In a strategy shift, Volkswagen Group will pour new investment into making its MEB full-electric platform competitive against increasingly sophisticated rivals as it pushes back the timeline for a direct replacement.
VW this month announced an upgraded platform, called MEB+, that will offer customers faster charging speeds and longer ranges when it appears in 2026. The overhaul will “leverage the full potential of the successful platform and ensure that it remains competitive,” the automaker said.
No investment figure was given, but Germany’s Frankfurter Allgemeine Zeitung newspaper reported that the project will cost 1.5 billion euros.
MEB was touted as the first globally dedicated electric platform when the first car built on it, the VW ID3 compact, was shown in 2019. VW Group licensed the platform to Ford, in addition to using it to underpin models from the its stable of brands including VW, Skoda, Cupra and Audi.
Since then, however, platforms from rivals including Hyundai, Tesla and China’s SAIC have surpassed MEB on measures such as charging speed, cost and packaging.
The planned successor to MEB, a “super platform” dubbed SSP, or Scalable Systems Platform, was to renew VW Group’s competitive edge, starting in 2025 with the Audi Artemis car, followed by the VW Trinity in 2026 and eventually encompassing nearly all models by 2030.
But the Trinity project is reportedly delayed until 2028 amid concerns that development of the E3.0 software stack planned for the SSP platform has fallen behind schedule.
VW will rely on MEB+ to address its full-electric shortcomings in the midterm, as rivals press their advantages.
"Hyundai-Kia with its E-GMP (Electric Global Modular Platform) is delivering a much better use of the vehicle footprint in terms of usable space for passengers and luggage compared to Volkswagen Group's MEB architecture-based vehicles such as the ID3 and ID4," one Hyundai Motor official told Automotive News Europe recently on condition of anonymity.
Hyundai-Kia’s platform, which underpins cars such as the Hyundai Ioniq 5 and 6 and the Kia EV6, trumped VW with an 800-volt electric architecture that allows charging at speeds of up to 235 kilowatts, compared with 135 to 170 kW cars using MEB (see chart, above).
Volkswagen will not change the MEB’s 400-volt architecture but said it will increase charging speeds to 175 to 200 kW, getting it closer to Hyundai's, Kia’s and Tesla’s maximums.
MEB+ will also have a maximum range of 700 km versus MEB’s 550 km (342 miles), closer to the Tesla Model 3 and Model Y.
The revised platform underpins a new compact SUV described internally as the electric Tiguan, which would be built at VW’s flagship Wolfsburg plant and launched by 2026.
Cars underpinned by VW Group's MEB+ platform will have a maximum range of 700 km vs. 550 km for vehicles that use the MEB architecture.
New battery packaging
MEB+ will use the new “‘unit” or unified battery cells that Volkswagen will source from both a new battery factory in Salzgitter, Germany, as well as partner Northvolt’s planned Swedish plant.
VW has said that the unified cells can accommodate different chemistries and be able to harness synergy effects that will reduce battery costs by 50 percent.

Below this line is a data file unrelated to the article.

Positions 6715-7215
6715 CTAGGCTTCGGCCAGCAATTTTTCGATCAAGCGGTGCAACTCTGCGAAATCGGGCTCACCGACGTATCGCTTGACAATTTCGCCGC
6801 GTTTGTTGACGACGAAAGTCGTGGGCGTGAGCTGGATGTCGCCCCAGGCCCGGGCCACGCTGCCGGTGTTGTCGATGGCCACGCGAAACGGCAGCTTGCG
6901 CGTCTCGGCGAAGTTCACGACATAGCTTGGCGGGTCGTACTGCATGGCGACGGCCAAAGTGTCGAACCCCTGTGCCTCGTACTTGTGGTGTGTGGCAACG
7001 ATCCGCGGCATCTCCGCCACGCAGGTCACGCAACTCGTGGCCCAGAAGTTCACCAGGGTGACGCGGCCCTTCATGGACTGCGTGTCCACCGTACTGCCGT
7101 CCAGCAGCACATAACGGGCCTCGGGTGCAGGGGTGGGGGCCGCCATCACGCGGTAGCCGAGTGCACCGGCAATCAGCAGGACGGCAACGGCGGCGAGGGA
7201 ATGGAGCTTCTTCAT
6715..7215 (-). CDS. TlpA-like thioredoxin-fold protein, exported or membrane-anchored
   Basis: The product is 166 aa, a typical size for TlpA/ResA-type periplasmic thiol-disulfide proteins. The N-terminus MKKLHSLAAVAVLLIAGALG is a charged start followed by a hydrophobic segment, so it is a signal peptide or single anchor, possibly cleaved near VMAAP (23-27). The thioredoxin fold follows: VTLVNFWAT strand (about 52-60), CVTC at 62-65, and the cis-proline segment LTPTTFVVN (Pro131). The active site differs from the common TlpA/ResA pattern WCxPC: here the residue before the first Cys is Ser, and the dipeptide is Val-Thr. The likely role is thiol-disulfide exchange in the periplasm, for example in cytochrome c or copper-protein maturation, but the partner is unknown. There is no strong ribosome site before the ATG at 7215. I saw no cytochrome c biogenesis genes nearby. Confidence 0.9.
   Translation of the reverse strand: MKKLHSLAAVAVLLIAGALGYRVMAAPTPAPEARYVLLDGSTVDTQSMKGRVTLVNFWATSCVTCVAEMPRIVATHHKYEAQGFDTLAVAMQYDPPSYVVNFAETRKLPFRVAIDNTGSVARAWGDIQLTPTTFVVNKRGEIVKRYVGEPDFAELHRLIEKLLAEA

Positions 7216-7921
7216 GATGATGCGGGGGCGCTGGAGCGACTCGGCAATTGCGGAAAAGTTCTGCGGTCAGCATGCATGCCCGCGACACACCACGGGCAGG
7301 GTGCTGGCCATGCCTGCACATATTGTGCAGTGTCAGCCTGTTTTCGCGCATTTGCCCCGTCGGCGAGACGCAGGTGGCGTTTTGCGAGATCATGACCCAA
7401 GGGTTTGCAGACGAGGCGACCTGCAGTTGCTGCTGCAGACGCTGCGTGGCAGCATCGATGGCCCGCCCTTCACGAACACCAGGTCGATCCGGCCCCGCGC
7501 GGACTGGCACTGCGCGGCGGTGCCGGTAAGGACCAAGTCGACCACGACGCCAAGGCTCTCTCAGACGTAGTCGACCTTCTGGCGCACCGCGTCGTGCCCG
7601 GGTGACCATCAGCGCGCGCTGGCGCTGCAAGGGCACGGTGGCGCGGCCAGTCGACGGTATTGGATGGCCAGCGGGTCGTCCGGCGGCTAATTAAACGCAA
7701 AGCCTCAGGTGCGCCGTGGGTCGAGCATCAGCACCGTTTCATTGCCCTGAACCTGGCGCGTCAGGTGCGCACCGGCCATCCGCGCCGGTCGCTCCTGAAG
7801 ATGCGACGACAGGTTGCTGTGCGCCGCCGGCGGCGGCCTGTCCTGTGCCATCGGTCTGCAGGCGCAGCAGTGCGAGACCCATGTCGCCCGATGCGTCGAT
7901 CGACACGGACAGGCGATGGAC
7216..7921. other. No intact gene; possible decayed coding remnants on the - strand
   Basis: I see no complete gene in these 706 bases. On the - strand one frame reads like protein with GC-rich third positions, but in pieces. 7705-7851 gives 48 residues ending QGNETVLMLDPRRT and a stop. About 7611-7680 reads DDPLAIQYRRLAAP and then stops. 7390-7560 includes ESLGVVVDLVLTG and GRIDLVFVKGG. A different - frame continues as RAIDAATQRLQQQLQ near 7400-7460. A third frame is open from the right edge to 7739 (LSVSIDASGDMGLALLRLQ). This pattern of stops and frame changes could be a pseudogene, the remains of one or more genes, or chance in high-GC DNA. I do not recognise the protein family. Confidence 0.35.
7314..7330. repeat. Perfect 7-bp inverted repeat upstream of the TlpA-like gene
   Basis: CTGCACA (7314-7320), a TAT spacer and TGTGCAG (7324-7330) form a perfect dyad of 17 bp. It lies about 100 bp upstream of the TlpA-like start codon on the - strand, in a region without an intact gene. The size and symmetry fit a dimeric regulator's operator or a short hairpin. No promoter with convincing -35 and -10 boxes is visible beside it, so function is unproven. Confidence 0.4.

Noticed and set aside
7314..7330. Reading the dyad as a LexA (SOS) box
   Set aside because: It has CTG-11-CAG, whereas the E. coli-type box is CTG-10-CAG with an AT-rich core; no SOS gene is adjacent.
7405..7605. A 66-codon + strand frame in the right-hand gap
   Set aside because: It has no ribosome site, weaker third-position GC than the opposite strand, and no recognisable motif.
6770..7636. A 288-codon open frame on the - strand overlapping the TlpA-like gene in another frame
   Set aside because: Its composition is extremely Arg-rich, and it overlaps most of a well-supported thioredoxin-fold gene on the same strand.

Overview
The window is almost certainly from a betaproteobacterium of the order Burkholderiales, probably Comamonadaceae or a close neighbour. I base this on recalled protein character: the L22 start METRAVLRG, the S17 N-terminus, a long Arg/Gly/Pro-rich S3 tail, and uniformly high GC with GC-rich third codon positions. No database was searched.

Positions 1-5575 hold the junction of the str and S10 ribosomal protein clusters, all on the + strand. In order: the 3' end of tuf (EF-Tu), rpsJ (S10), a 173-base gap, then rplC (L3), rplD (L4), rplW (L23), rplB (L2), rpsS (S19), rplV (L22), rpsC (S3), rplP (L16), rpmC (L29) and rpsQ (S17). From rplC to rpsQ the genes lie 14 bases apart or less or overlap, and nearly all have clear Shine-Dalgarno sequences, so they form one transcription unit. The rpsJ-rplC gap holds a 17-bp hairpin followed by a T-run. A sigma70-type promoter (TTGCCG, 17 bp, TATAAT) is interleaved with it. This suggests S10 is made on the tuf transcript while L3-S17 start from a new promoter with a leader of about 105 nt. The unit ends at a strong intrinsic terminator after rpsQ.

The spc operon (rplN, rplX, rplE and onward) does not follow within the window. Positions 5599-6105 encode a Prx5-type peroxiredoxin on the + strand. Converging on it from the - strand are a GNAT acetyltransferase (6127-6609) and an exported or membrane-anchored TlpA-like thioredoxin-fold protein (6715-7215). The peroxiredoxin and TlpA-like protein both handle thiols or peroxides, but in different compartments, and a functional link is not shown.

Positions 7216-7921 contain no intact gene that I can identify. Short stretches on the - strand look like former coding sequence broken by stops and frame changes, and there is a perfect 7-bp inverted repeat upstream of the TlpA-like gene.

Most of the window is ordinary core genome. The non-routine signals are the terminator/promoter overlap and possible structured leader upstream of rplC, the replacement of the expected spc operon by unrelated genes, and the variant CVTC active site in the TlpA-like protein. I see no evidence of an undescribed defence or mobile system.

Price is one area where MEB cars struggle against rivals, particularly those from China.
SAIC, which has a joint venture in China with VW, this year launched the MG4 compact, the first model on its MSP (Modular Scalable Platform) full-electric architecture, which uses less expensive LFP (lithium iron phosphate) chemistry compared with MEB’s nickel manganese cobalt.
SAIC benchmarked the ID3 when it developed the MG4, UK commercial director Guy Pigounakis said. The two cars have similar specifications but for one key difference: price. The MG4, which is built in China, starts at 28,240 euros ($28,220) in Germany for a model with a 51-kilowatt-hour battery, compared with 43,995 euros for the cheapest ID3 with a 58 kWh battery.
The VW ID Life concept, shown in 2021, previews a smaller, lower-cost model on the MEB platform.
VW seeks cost reductions
VW has said it will offer an LFP battery for Chinese models but has not said whether the option will be available to European cars. The chemistry could offset rising battery prices by removing the need for expensive nickel and cobalt.
The new unified cell could offer packaging and range advantages, allowing a bigger battery in MEB’s 370 liters of available battery pack space, UBS bank estimated in a recent report.
VW could also use its scale advantages to reduce production costs. So far, VW brand alone has sold more than 500,000 cars on the MEB platform, which underpins a total of 12 VW Group models wearing badges from VW, Audi, Skoda and Cupra. The automaker plans to build 10 million cars on the platform.
VW brand has promised that the MEB range will be “significantly expanded” with 10 new electric models promised by 2026, including a small car on a cut-down version of the platform selling “for around 25,000 euros
Il Frakfurter allgemeine Zeitung svela alcune caratteristiche dell’evoluzione della piattaforma MEB+. La velocità di ricarica verrà aumentata a 200 kW, l’autonomia potrà salire fino a 700 km. Nel 2026 arriverà una suv di segmento C che verrà prodotta a Wolfsburg (e che fine farà la ID4, boh?).